There has also been a lot of debate and increased awareness that the potential power of super intelligence is not to be under estimated. I couldn’t agree more with other business and technology leaders that shared concerns and underpinned that AI should be developed with safety in mind and at the right pace so that we control it and ensure it will benefit humanity and every individual on a global level instead of posing a threat. The public conversation that has now been starting is essential for the further development of AI.
A new report has predicted that healthcare providers and consumers will be spending over $6bn every year on artificial intelligence tools by 2021—a tenfold increase from today.
The major IT powerhouses like Google, Apple, Facebook, Amazon, Microsoft, Baidu and IBM are all investing heavily in the technology. Philips is applying AI software in various forms of clinical decision support, ranging from vital signs analysis, image interpretation to genomics.
To better support patients under intensive care, we introduced a new advanced visualization system that transforms data from patient monitors, electronic medical record systems and other sources into actionable insights.
The system provides context-relevant clinical information on each patient, allowing care professionals to make clinical decisions, based on complex information. In critical care settings where every second counts, advances in AI technology like this could be the difference between life and death.
Last month we launched “Illumeo”, an AI-based radiology solution, that automatically records usage patterns and adapts to the way radiologists work to help identify, quantify and compare lesions in multiple studies. This could dramatically improve the speed and precision of diagnosis.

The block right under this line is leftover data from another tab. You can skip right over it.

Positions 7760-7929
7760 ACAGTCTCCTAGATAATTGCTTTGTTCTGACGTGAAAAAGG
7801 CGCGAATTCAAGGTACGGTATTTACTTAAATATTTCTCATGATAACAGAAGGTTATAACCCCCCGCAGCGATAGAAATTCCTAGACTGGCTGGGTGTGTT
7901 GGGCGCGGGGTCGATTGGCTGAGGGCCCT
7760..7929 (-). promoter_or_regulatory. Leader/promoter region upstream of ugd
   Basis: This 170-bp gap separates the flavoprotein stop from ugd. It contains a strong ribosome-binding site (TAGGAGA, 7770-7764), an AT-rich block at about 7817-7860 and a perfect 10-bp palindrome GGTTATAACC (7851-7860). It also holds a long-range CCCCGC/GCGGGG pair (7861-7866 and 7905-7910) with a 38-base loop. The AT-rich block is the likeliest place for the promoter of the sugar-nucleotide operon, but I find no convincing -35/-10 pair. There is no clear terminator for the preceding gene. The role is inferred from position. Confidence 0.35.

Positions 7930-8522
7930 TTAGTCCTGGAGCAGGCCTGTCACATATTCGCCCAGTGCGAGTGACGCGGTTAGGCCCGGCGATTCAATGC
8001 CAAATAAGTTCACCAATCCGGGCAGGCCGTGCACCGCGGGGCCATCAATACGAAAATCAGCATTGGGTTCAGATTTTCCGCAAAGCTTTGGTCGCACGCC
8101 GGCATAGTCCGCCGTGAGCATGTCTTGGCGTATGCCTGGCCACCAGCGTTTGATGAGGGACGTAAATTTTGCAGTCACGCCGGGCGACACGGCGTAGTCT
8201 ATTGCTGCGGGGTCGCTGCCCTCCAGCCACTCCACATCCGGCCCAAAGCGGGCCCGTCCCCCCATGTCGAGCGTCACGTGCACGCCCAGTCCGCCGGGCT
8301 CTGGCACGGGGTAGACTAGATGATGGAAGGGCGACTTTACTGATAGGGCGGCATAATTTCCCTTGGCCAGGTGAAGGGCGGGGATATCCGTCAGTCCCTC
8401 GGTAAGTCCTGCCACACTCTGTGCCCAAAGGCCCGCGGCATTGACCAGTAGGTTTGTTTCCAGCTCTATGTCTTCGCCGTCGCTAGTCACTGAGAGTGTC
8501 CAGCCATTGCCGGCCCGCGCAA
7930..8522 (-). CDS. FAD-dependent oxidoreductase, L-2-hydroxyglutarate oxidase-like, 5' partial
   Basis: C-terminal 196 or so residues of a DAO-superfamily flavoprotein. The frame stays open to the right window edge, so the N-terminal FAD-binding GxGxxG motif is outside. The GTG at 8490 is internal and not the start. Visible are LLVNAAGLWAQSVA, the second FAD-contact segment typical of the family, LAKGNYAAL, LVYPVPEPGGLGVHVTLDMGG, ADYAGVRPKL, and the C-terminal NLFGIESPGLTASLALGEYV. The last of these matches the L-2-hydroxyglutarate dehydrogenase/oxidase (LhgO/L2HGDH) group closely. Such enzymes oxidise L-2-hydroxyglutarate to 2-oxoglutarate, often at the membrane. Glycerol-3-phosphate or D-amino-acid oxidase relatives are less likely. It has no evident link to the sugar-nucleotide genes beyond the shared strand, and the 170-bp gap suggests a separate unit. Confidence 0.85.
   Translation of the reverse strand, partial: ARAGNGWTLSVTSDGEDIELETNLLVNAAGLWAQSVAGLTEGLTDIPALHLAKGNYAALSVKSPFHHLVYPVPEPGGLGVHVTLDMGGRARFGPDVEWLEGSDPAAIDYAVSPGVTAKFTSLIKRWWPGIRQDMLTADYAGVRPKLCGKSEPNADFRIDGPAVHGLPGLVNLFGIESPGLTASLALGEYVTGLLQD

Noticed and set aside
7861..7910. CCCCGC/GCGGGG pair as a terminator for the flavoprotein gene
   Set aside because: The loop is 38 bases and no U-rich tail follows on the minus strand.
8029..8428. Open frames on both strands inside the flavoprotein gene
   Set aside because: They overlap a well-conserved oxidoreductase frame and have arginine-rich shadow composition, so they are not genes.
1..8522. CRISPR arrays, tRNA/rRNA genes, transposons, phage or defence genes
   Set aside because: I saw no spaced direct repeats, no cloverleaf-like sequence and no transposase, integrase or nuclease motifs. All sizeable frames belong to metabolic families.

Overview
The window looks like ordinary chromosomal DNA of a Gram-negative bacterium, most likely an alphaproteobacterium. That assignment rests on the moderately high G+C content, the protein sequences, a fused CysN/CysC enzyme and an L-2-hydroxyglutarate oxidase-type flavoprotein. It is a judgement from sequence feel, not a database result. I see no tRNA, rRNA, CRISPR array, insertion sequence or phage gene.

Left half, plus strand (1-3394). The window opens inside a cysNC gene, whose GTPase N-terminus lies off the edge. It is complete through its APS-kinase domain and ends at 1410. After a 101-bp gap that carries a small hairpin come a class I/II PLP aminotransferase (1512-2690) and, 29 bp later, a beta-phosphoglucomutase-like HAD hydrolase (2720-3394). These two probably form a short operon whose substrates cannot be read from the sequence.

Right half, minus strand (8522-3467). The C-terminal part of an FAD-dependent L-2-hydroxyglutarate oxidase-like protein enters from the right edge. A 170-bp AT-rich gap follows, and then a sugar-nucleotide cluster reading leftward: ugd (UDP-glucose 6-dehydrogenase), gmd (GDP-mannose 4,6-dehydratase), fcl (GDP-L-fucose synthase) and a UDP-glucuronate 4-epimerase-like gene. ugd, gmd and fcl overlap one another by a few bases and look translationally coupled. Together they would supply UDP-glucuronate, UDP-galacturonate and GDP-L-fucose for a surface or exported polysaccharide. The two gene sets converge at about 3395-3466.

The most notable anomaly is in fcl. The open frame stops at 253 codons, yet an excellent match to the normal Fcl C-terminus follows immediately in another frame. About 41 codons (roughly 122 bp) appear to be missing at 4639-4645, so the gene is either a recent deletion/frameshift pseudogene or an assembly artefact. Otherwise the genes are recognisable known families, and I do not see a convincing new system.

But not all the applications of medical AI will be for hospitals and doctors. Some of the potential is in helping people manage their own health, whether it’s caring for a chronic condition like diabetes or figuring out the best way to control chronic heart failure.
One of the other Techonomy speakers, Dr. Justin Sanchez, a neuroscientist and program manager in DARPA’s Biological Technologies Office, believes AI could even get to the point where we can control things simply by using our mind – there’s already a mind-boggling example of a brain implant successfully controlling prosthetic arms with the power of thought.
Even non-tech brands are getting in on the action – a leading sports clothing manufacturer will also be using AI and access to millions of pieces of performance data to power a “cognitive coaching system” in an app that provides customized advice for fitness.
Today it would be true to say that AI is still in the early stages of deployment (if you’re thinking in terms of human brain power, we’re probably only at the level of an ant at the moment). However, dramatic increases in computing power, the declining cost of storage and large scale collaboration in open source projects, like OpenAI, have catapulted the technology to the frontier of innovation.
While AI is still years away from matching our own intelligence, it’s already better at recognizing objects in images than human beings. Robots will not replace doctors anytime soon, but today’s supercomputers are capable of crunching vast amounts of data and identifying patterns in a way that people never could. What this means is that AI is already augmenting medical specialists and one day soon it will become an indispensable tool for care givers.
While, there are potential dangerous sides to AI when reaching singularity in the future, today’s first applications of AI in medicine is good news for all of us.
About the author
Jeroen Tas is CEO Connected Care & Health Informatics, Member of the Executive Committee at Royal Philips.
The original article was published January 6 and can be viewed in its entirety here.